Monday, January 23, 2012
Hubby JR and I have been married for 22 years.
A while back, hubby JR and I headed to church for a marriage enrichment workshop--or as JR referred to it, "the marriage thing."
Guess which one of us signed up, served on leadership planning, devloped the workbook and theme for the event, purchased the giveaway products, met with the speakers in advance AND guess which one of us dragged into the "thing" with resignation and furrowed brow?
It was scheduled the night of the Cotton Bowl. Guess which one of us attended Kansas State and was looking forward to watching the game AND guess which one of us was looking forward to exploring what makes a strong marriage tick?
Guess what happened? We were pulling out of the church parking lot following the first session and, yup, the tension turned to a fight.
JR and I don't really fight frequently and we do fight differently (which we knew, but following the session we had the technical terms for our "conflict buttons"). I won't burden you with the details, I hope you are correctly assuming that I was mostly in the right, but given the bowl game situation JR was vulnerable. That's how I remember it.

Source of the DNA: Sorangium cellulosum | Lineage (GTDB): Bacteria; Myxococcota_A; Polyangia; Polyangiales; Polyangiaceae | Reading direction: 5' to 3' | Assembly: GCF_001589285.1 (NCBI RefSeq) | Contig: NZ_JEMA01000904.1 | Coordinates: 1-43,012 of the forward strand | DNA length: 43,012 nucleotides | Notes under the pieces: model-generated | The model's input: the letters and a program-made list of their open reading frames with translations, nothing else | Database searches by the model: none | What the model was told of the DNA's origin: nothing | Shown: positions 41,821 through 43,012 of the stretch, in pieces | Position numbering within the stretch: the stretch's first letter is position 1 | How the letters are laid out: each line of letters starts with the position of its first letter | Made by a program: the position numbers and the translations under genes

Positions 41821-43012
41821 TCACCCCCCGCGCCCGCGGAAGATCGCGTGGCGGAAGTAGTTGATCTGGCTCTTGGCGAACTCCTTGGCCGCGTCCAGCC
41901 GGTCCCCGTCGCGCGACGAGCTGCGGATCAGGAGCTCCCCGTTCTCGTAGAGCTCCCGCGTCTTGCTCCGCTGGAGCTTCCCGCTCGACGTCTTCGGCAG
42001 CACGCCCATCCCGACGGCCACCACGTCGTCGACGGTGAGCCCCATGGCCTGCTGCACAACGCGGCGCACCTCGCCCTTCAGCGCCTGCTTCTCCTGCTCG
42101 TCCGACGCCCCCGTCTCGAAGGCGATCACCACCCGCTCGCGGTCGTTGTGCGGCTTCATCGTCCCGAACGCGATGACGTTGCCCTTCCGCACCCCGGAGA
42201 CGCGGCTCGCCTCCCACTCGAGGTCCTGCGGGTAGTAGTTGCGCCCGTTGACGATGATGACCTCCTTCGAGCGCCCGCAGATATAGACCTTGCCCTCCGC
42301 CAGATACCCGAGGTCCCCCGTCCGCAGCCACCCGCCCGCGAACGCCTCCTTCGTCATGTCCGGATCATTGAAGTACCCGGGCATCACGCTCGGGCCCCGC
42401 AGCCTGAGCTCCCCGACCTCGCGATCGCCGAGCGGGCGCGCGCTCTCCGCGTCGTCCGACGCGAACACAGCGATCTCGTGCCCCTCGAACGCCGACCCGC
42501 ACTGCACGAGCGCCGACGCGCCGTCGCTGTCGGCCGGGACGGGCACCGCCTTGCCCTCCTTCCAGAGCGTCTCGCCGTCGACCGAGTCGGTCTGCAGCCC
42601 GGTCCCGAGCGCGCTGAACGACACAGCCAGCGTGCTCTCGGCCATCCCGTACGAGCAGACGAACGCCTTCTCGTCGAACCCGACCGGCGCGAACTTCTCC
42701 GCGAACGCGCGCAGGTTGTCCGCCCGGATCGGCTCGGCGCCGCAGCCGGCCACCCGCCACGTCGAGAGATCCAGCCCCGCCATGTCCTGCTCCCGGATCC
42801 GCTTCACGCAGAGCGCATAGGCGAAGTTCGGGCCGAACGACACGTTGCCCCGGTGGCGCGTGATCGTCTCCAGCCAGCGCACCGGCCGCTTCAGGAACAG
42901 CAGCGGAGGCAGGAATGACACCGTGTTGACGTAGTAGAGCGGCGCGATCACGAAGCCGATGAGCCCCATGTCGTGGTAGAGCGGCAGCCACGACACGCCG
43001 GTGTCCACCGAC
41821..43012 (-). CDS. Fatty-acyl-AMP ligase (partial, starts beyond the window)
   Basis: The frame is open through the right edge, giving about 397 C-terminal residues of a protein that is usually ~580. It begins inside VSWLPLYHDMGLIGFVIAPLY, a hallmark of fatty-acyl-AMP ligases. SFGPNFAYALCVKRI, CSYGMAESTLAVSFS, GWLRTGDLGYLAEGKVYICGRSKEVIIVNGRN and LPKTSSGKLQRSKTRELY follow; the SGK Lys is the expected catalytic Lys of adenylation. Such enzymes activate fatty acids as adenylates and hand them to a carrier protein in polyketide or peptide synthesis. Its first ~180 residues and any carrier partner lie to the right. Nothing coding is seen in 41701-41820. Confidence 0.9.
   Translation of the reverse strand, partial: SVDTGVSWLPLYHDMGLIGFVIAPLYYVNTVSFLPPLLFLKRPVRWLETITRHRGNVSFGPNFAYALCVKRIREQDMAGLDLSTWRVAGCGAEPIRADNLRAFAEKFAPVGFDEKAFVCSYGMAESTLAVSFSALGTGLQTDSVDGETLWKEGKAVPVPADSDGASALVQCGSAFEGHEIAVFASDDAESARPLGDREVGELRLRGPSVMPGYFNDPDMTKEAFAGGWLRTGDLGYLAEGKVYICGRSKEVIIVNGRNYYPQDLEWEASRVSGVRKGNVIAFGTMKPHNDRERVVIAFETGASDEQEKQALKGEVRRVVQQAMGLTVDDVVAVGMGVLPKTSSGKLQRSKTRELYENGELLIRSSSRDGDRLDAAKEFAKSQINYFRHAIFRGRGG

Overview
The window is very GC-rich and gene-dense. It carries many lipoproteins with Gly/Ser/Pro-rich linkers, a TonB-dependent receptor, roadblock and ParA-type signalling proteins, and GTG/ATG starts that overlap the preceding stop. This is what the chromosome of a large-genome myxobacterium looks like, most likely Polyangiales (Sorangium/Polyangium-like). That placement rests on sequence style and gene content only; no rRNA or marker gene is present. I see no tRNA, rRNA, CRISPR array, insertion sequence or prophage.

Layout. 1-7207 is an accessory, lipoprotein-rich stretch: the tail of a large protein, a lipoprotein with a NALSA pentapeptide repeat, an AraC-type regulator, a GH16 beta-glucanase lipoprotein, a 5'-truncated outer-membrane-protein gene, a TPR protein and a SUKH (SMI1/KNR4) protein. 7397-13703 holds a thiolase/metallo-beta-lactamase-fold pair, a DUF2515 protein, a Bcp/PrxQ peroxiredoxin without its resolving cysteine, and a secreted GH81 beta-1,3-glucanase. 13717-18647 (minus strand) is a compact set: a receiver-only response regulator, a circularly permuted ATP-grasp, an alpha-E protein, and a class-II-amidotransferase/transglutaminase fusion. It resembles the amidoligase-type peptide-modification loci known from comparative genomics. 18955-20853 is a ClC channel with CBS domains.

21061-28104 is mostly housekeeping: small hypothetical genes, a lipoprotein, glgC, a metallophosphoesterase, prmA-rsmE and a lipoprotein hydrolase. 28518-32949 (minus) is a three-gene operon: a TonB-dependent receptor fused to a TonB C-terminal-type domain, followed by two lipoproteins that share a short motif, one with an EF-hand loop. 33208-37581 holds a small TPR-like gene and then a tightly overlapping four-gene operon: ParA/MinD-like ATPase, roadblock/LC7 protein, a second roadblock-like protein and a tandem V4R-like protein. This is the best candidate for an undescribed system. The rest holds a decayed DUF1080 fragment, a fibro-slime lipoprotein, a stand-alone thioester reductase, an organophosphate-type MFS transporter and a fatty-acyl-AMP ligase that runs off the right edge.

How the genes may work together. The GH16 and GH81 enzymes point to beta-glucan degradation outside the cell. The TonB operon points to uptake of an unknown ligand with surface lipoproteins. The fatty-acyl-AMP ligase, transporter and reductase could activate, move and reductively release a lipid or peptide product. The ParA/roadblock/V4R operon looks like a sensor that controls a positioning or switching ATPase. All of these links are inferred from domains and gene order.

However, the great thing about our absurdity is we had very fresh material to apply to the teaching the next morning, and it brought some clarity. The speaker made a great point that when we are aruguing, we are dealing with emotionally fueled states such as-need to be in control, need for afirmation, a feeling of failure or inadequcy--and that is what the teacher called a button. The button takes over the conflict and crowds out the actual issue. When we are in conflict our instict is to tend to the button, not so much the issue. He also made the point that as long as I am working on the button (emotion) I will never really resolve the issue.
It was the classic helpful instruction--taking something familar and important and pointing to a way to make make modification which improves the circumstance. I wonder how long we would have been stuck without tending to the actual issue.
We both agreed and appreciated that the event was also full of some real humor, which kept us laughing both at the jokes, videos and most certainly at ourselves.
A post script: K-State lost badly, so our time together watching the game was sure to be abbreviated. All's well...
Posted by Carol at 7:39 PM